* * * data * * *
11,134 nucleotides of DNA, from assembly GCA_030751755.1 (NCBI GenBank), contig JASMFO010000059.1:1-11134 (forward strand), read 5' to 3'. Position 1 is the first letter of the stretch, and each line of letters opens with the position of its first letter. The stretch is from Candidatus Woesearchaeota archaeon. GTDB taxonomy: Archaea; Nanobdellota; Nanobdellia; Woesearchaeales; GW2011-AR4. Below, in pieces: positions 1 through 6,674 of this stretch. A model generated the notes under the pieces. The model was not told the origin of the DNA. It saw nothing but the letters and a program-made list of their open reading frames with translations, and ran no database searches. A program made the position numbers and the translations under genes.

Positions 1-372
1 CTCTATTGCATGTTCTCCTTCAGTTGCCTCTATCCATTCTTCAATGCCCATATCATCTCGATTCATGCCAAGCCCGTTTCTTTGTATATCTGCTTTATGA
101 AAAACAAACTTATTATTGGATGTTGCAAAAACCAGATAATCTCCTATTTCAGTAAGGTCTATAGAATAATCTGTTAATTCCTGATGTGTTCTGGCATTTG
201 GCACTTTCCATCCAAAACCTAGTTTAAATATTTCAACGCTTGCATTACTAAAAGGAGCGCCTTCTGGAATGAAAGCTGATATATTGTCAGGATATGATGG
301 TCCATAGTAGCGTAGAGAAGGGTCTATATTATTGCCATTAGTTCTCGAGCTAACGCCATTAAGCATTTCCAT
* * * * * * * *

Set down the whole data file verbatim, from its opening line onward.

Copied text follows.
11,134 nucleotides of DNA, from assembly GCA_030751755.1 (NCBI GenBank), contig JASMFO010000059.1:1-11134 (forward strand), read 5' to 3'. Position 1 is the first letter of the stretch, and each line of letters opens with the position of its first letter. The stretch is from Candidatus Woesearchaeota archaeon. GTDB taxonomy: Archaea; Nanobdellota; Nanobdellia; Woesearchaeales; GW2011-AR4. Below, in pieces: positions 1 through 6,674 of this stretch. A model generated the notes under the pieces. The model was not told the origin of the DNA. It saw nothing but the letters and a program-made list of their open reading frames with translations, and ran no database searches. A program made the position numbers and the translations under genes.

Positions 1-372
1 CTCTATTGCATGTTCTCCTTCAGTTGCCTCTATCCATTCTTCAATGCCCATATCATCTCGATTCATGCCAAGCCCGTTTCTTTGTATATCTGCTTTATGA
101 AAAACAAACTTATTATTGGATGTTGCAAAAACCAGATAATCTCCTATTTCAGTAAGGTCTATAGAATAATCTGTTAATTCCTGATGTGTTCTGGCATTTG
201 GCACTTTCCATCCAAAACCTAGTTTAAATATTTCAACGCTTGCATTACTAAAAGGAGCGCCTTCTGGAATGAAAGCTGATATATTGTCAGGATATGATGG
301 TCCATAGTAGCGTAGAGAAGGGTCTATATTATTGCCATTAGTTCTCGAGCTAACGCCATTAAGCATTTCCAT